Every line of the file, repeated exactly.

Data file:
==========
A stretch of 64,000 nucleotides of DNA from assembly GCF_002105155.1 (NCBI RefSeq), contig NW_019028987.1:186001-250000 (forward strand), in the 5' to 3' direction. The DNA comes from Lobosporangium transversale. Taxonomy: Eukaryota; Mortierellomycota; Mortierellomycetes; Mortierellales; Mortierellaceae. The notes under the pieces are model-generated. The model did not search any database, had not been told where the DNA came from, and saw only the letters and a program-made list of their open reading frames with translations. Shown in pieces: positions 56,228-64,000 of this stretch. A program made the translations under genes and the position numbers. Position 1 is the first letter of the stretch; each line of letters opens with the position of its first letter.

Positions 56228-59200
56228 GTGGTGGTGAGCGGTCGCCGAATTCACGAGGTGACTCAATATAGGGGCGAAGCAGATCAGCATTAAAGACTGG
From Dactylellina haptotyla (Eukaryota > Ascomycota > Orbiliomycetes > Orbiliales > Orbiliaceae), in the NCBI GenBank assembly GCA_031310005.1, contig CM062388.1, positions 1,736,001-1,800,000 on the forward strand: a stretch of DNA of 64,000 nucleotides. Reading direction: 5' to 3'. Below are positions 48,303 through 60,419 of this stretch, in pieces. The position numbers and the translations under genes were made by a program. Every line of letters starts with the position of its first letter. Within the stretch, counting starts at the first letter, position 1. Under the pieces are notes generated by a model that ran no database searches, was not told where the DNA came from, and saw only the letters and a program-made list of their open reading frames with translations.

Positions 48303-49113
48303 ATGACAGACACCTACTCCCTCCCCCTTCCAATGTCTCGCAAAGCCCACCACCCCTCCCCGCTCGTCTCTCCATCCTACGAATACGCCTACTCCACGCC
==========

A stretch of 64,000 nucleotides of DNA from assembly GCF_002105155.1 (NCBI RefSeq), contig NW_019028987.1:186001-250000 (forward strand), in the 5' to 3' direction. The DNA comes from Lobosporangium transversale. Taxonomy: Eukaryota; Mortierellomycota; Mortierellomycetes; Mortierellales; Mortierellaceae. The notes under the pieces are model-generated. The model did not search any database, had not been told where the DNA came from, and saw only the letters and a program-made list of their open reading frames with translations. Shown in pieces: positions 56,228-64,000 of this stretch. A program made the translations under genes and the position numbers. Position 1 is the first letter of the stretch; each line of letters opens with the position of its first letter.

Positions 56228-59200
56228 GTGGTGGTGAGCGGTCGCCGAATTCACGAGGTGACTCAATATAGGGGCGAAGCAGATCAGCATTAAAGACTGG
From Dactylellina haptotyla (Eukaryota > Ascomycota > Orbiliomycetes > Orbiliales > Orbiliaceae), in the NCBI GenBank assembly GCA_031310005.1, contig CM062388.1, positions 1,736,001-1,800,000 on the forward strand: a stretch of DNA of 64,000 nucleotides. Reading direction: 5' to 3'. Below are positions 48,303 through 60,419 of this stretch, in pieces. The position numbers and the translations under genes were made by a program. Every line of letters starts with the position of its first letter. Within the stretch, counting starts at the first letter, position 1. Under the pieces are notes generated by a model that ran no database searches, was not told where the DNA came from, and saw only the letters and a program-made list of their open reading frames with translations.

Positions 48303-49113
48303 ATGACAGACACCTACTCCCTCCCCCTTCCAATGTCTCGCAAAGCCCACCACCCCTCCCCGCTCGTCTCTCCATCCTACGAATACGCCTACTCCACGCC